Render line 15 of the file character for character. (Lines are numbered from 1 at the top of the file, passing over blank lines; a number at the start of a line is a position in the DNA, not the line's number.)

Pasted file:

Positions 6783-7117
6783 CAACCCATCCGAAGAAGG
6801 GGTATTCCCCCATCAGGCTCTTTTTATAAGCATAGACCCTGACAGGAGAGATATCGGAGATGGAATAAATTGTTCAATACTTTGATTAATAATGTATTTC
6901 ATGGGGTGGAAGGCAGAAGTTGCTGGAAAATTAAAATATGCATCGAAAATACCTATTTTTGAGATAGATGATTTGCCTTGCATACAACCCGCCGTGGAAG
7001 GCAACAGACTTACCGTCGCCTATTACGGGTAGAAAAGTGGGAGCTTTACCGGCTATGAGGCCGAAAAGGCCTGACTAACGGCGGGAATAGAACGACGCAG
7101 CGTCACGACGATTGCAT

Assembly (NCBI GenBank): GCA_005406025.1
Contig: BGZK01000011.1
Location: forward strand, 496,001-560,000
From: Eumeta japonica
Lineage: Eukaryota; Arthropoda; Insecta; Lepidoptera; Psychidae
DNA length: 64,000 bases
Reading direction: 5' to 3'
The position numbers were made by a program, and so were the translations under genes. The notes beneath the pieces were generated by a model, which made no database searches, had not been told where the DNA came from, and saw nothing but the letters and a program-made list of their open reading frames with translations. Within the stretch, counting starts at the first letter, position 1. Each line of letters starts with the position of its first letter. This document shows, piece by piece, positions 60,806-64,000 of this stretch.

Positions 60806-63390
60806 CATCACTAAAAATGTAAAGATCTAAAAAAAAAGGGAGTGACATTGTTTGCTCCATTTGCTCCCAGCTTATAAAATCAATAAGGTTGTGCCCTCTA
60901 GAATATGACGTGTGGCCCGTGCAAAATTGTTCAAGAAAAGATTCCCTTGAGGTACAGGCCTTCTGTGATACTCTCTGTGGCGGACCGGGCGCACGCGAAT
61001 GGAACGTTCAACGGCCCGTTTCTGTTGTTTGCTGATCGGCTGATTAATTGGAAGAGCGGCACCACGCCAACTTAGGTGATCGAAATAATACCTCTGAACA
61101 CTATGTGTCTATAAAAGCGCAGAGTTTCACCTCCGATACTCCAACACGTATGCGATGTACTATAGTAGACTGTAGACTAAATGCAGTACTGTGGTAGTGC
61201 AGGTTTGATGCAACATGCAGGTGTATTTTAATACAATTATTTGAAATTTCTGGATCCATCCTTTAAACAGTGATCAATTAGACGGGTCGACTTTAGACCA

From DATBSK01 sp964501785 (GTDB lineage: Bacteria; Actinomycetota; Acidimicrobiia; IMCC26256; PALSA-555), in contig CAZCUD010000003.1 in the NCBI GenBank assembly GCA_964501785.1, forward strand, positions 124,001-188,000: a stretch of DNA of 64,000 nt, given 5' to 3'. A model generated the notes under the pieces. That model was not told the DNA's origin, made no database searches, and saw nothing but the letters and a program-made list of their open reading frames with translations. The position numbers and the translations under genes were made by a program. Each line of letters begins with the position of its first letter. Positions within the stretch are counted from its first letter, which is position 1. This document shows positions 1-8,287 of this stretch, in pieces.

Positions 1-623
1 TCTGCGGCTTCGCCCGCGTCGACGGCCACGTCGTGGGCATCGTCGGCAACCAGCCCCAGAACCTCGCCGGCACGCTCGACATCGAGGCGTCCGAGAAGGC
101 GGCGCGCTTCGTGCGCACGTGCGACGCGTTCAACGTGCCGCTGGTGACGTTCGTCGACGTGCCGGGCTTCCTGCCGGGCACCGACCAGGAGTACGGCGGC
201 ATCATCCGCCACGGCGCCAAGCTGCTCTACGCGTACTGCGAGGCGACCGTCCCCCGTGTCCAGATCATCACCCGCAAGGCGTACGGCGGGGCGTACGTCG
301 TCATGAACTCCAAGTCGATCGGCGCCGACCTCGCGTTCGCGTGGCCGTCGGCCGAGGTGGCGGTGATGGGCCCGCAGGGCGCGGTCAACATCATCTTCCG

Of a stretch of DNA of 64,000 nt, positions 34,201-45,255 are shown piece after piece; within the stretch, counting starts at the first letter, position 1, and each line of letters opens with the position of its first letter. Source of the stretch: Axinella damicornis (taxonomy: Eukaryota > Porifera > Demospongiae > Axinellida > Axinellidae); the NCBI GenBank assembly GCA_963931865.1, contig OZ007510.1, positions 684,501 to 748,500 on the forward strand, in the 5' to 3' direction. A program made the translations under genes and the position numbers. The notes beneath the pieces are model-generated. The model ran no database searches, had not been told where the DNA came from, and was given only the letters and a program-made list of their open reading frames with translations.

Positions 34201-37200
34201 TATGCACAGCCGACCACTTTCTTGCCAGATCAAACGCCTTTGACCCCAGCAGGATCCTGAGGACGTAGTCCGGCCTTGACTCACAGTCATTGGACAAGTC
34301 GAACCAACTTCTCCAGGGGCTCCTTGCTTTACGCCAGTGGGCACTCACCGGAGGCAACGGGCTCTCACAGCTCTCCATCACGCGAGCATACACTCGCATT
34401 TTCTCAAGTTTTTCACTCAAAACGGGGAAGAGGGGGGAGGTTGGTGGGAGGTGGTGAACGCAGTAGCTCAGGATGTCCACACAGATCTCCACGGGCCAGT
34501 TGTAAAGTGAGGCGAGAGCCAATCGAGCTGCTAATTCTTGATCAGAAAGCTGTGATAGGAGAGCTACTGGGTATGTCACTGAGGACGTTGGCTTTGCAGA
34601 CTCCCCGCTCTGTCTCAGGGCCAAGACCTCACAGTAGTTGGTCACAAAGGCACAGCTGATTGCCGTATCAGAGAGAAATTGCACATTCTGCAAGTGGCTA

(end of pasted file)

Positions 60806-63390